Joseph A. Montagna
One cannot ignore the geologic forces that were at work to produce the landforms which now exist in Connecticut. It is as important to present this section as a beginning of the history of Connecticut as it is to teach our students about the first settlers of Connecticut. “What was here before the Indians?” is a question many sixth grade students ask, and so this unit begins with the last ice Age.
Connecticut is currently a place of gently sloping hills and valleys, but this has not always been the case. Many thousands of years ago, Connecticut was a place of very steep mountains which rose many thousands of feet. The rains were the major force which began to erode the rock and soil of these mountains. Fast-moving water flowed to the lowlands carrying with it eroded sand and rock. This material was deposited in thick layers in low-lying areas. A great crack in the land, called a fault, developed in a north-to-south configuration across the state. Consequently, a huge block of rock dropped down to form the beginning of the great Connecticut Valley.
As the years passed, the rains continued to wash rock and sand down from the higher lands to the valley. Lava flowed to the surface through the cracks in the original fault and through many newly formed cracks in the earth’s surface. Today one can find many layers of sand, gravel, and clay intermixed with layers of cooled lava, called traprock.
The next tectonic force to change the shape of Connecticut’s landforms was the enormous pressure that was building up on both sides of the valley. This force was squeezing the material into the valley from both sides. But the rock in the valley was very hard rock; it wouldn’t crumble under the pressure of this enormous force. Instead, the rock broke in several places, causing one piece to slide over another. Gradually, the erosive power of running water wore away the softer material that was in the valley, leaving behind the harder shale and traprock. After thousands of years of erosion, the traprock and other hard rock that had become exposed formed a series of long hills. In the New Haven area, two of these hills are called East Rock and West Rock.
The remainder of the state is made up of granite, a very old and hard type of rock. As the rivers and streams wore away these areas, steep slopes and valleys were produced, contrasting with the gentle slopes of the central valley. One can easily view these differences by comparing the valley of the upper Housatonic River with the Connecticut Valley. Another type of rock exists in Connecticut that is made up of limy materials that were deposited in the ocean which once covered this area. This deposit lies in the Western section of the state from Danbury to Massachusetts.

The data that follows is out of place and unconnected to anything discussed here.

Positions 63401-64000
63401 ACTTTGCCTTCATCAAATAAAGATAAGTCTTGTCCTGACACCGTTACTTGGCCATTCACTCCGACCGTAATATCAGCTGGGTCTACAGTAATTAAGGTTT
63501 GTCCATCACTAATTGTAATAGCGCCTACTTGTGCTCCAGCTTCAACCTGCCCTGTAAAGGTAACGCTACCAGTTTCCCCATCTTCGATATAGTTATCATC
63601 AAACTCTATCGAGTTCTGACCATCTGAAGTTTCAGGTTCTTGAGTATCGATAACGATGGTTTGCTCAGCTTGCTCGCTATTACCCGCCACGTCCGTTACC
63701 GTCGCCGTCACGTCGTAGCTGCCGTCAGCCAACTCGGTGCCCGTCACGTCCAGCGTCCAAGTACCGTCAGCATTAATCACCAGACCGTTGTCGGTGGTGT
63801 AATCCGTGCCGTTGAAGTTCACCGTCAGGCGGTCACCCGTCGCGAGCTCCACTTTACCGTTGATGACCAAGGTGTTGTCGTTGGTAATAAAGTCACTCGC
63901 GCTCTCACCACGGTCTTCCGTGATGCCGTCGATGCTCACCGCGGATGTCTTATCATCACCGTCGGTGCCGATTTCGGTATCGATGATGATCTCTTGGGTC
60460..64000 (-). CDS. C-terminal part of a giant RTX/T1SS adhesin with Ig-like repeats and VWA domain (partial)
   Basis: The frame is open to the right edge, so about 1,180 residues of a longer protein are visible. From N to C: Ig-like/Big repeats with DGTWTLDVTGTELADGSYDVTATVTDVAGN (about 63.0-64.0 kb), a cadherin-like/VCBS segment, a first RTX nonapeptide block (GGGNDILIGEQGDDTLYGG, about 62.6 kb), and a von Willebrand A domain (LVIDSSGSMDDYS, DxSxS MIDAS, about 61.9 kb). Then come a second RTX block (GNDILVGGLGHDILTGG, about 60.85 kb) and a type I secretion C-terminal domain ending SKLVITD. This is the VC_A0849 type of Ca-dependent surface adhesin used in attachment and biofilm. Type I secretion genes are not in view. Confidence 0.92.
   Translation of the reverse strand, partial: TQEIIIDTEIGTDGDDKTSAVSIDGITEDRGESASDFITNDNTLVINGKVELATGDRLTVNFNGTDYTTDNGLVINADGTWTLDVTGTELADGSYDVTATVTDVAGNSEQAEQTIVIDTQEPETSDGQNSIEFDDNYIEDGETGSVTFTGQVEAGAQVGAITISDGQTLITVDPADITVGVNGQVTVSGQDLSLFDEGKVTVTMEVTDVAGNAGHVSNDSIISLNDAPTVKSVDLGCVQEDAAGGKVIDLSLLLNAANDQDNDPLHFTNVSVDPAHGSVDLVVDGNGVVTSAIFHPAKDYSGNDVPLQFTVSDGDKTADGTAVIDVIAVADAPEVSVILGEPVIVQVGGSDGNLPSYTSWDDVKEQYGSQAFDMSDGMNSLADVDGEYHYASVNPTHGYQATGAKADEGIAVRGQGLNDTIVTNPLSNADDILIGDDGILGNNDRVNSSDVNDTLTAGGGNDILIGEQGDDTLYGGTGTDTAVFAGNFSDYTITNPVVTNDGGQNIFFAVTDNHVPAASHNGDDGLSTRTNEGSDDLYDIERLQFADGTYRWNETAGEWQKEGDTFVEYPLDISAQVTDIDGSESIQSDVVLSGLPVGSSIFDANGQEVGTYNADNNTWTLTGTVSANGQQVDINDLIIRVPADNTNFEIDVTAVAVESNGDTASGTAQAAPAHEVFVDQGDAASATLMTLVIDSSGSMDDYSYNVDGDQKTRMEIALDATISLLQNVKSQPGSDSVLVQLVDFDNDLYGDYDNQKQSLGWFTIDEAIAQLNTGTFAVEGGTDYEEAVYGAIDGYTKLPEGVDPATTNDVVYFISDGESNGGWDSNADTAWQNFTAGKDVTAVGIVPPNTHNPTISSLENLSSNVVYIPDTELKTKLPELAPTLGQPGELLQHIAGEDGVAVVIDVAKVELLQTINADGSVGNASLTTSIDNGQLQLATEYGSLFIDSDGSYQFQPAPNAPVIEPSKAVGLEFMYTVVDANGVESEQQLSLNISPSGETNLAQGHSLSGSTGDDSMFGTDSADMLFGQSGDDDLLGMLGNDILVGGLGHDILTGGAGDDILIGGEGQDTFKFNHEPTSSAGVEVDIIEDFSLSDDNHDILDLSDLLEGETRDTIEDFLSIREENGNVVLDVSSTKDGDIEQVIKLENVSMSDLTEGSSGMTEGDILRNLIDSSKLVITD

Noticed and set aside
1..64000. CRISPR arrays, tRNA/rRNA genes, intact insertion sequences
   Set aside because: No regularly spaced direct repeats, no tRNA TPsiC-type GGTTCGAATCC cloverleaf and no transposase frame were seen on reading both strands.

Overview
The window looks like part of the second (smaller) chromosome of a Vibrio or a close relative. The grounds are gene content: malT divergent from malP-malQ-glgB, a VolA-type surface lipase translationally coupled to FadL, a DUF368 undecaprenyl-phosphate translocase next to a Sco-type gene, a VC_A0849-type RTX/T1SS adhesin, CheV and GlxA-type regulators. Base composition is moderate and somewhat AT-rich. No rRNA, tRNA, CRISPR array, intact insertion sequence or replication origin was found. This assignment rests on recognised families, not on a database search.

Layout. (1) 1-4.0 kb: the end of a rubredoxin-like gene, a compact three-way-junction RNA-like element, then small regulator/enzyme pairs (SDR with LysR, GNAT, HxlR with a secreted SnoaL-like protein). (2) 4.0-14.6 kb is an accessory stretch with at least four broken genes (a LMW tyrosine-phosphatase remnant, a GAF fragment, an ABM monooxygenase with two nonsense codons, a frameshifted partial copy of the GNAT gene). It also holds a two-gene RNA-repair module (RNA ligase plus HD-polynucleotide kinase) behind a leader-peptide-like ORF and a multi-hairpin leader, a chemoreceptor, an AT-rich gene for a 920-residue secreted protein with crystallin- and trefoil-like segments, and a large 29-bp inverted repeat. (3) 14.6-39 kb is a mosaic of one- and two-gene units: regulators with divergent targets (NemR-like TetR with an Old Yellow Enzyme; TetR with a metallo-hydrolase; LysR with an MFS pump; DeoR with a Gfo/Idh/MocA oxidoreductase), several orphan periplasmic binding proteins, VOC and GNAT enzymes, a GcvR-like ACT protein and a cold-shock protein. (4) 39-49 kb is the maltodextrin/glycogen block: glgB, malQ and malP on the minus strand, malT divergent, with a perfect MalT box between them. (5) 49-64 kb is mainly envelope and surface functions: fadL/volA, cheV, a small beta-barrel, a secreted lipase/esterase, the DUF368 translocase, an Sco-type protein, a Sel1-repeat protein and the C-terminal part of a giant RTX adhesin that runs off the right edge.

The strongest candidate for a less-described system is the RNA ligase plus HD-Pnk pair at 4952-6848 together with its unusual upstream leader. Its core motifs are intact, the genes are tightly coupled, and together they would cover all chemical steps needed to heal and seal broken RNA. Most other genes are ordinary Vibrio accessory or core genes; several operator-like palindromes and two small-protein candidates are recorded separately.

The last major event in the geologic history of Connecticut was the ice age. Many thousands of years ago the climate began to get colder and the winters became more severe and longer than normal. Eventually the temperature did not rise enough to allow the snow to melt. The snow piled up higher and higher. The lower levels of this snow began to turn to ice under the enormous pressure. In the southern areas of Connecticut, the thickness of the glacier was believed to have been around 1,000 feet; but in the northern areas, it is believed to have been as much as two miles. As stated before, the lower levels were under enormous pressure from the weight of all that snow and ice. The ice on the bottom squeezed out from underneath and caused the glacier to move. The ice moved slowly southward over the hills and valleys; all of Connecticut was covered, and the edge of the ice reached as far south as Long Island. The ice pushed rock and other material ahead of it. In some instances, rocks as large as houses were frozen into the bottom of the glacier. The glacier acted like coarse sandpaper, smoothing down the rock over which it passed.
Approximately ten thousand years ago, the glacier began to melt. As it melted, it deposited much rock, sand, and clay all over Connecticut. One can see many enormous boulders throughout the state. One such boulder can be found in the woods at the West Rock Nature Center. These huge boulders are called “erratics.” They are the rocks that were carried along by the glacier. Although they appear tremendous in size to us, they were mere “pebbles” in comparison to the glacier.
When all of the ice and snow melted away, Connecticut’s surface was devoid of any kind of life. The state had been stripped of its plant and animal life by the cold climate which had prevailed for thousands of years. Eventually, seeds found their way to the area. By wind, water, and animals, seeds from neighboring regions that were not affected by the ice were deposited over the state. In a few thousand years, Connecticut came back to life.
The present landforms of Connecticut are a result of the aforementioned forces that had been at work. Connecticut has four regions in the western and eastern sections of the state. Bear Mountain, in the northwest section, is the highest point in Connecticut at 2,315 feet. Burley Hill, in the northeastern section, is the second highest point at 1,315 feet. The state is approximately 100 miles east to west, and approximately 50 miles north to south, covering approximately 5,000 square miles of area.
(See figures 1-5 for further information on above.)